Law School Case Brief
Keck, Mahin & Cate v. Billauer (In re Keck, Mahin & Cate) - 274 B.R. 740 (Bankr. N.D. Ill. 2002)
A partner cannot escape liability simply by leaving the partnership after the malpractice is committed but before the client wins or settles a malpractice claim. Within the context of partnership dissolution, withdrawing partners remain liable for matters pending at the time of dissolution. Liability under 805 Ill. Comp. Stat. 205/13 of the Illinois Uniform Partnership Act arises at the time of the offending conduct.
Jacob Brandzel's filed an adversary complaint seeking a determination of defendants' liability under the Illinois Uniform Partnership Act (IUPA), 805 ILCS 205/1 et seq. (West 1993). Brandzel is the plan administrator for the debtor Keck, Mahin & Cate (Keck) pursuant to the chapter 11 plan (Plan) confirmed by the bankruptcy court on December 16, 1999. Brandzel sought recovery for malpractice claims filed by Bank of Orange County and Pacific Inland Bancorp (Pacific Inland) and Wozniak Industries, Inc. (Wozniak), a claim filed by Citizens Commercial Leasing Corporation (Citizens) and administrative claims allowed in the bankruptcy case as of December 16, 1999. Defendants Barbara P. Billauer and Thomas E. Ho'okano are former capital partners of Keck. Pursuant to the Plan, Brandzel is the assignee of all allowed claims, and has the right to seek recovery from partners who did not participate in a settlement of partners' outstanding liabilities. Defendants Billauer and Ho'okano dispute any liability for allowed claims against Keck.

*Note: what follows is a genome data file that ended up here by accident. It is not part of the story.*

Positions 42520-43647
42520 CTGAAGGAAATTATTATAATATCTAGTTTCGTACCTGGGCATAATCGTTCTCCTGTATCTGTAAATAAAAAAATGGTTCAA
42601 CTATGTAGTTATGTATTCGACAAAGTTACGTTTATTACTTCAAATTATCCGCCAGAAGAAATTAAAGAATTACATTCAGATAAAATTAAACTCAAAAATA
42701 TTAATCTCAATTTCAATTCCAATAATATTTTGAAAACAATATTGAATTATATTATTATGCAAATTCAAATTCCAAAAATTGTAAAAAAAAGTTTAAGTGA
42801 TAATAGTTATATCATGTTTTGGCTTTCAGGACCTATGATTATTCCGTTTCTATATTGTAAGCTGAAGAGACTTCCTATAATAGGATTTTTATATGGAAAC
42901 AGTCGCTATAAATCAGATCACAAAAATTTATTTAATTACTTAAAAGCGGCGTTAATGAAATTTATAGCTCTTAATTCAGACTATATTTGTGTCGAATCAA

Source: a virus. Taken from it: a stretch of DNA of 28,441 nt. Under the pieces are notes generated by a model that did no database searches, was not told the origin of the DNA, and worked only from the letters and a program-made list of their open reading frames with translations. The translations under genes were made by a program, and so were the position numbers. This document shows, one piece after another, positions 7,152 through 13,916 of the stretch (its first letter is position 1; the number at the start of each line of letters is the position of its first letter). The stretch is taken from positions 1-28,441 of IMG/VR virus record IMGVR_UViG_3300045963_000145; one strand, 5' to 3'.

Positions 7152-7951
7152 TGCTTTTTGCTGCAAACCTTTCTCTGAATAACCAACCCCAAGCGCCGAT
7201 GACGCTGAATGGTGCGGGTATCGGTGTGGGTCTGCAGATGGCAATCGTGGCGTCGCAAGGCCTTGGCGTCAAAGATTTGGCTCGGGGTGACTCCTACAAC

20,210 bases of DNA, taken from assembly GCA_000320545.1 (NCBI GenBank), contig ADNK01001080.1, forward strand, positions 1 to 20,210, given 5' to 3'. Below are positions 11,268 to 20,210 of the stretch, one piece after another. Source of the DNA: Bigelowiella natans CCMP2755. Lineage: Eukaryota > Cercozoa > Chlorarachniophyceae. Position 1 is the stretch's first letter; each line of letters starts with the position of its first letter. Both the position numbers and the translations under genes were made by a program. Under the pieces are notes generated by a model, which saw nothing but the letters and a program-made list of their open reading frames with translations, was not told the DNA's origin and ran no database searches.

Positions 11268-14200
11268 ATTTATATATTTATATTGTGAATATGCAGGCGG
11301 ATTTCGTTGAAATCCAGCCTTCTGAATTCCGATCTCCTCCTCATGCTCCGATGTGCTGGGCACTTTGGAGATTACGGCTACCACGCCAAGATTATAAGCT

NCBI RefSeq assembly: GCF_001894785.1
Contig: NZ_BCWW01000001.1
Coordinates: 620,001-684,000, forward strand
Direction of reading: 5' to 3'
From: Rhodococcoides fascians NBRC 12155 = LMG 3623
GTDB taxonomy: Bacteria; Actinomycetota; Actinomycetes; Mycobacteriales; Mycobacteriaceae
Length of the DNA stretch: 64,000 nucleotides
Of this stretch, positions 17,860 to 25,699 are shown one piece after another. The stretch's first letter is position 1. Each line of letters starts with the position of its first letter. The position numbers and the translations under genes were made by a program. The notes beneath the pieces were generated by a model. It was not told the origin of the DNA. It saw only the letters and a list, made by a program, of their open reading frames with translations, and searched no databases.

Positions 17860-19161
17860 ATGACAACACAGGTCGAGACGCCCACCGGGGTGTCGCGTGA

Were the defendants liable to the administrator for the administrative claims, and for two of the creditors' claims?
The court held that defendants could not escape liability by leaving the firm after the malpractice was committed, but before the client won a malpractice claim. Under 805 Ill. Comp. Stat. 205/13, liability arose at the time of the malpractice, not a subsequent liquidation of damages. Two creditors' claims arose before defendants left the firm. Defendants were liable for the full amount of those claims. But, there was no evidence as to how much was owed the third creditor while the defendants were partners. Dissolution did not of itself discharge the existing liability of any partners under 805 Ill. Comp. Stat. 205/36(1). The plan stated that to the extent the plan was inconsistent with any other document, the plan was controlling. The plan prevailed over any limitation under the partnership agreement. Because the court had approved the settlements with the creditors, defendants could not raise defenses to the underlying claims. The debtor had entered into a tolling agreement and defendants were not relieved from liability simply because they did not expressly consent to the tolling or settlement agreements. And, a statute of limitations defense had no merit.
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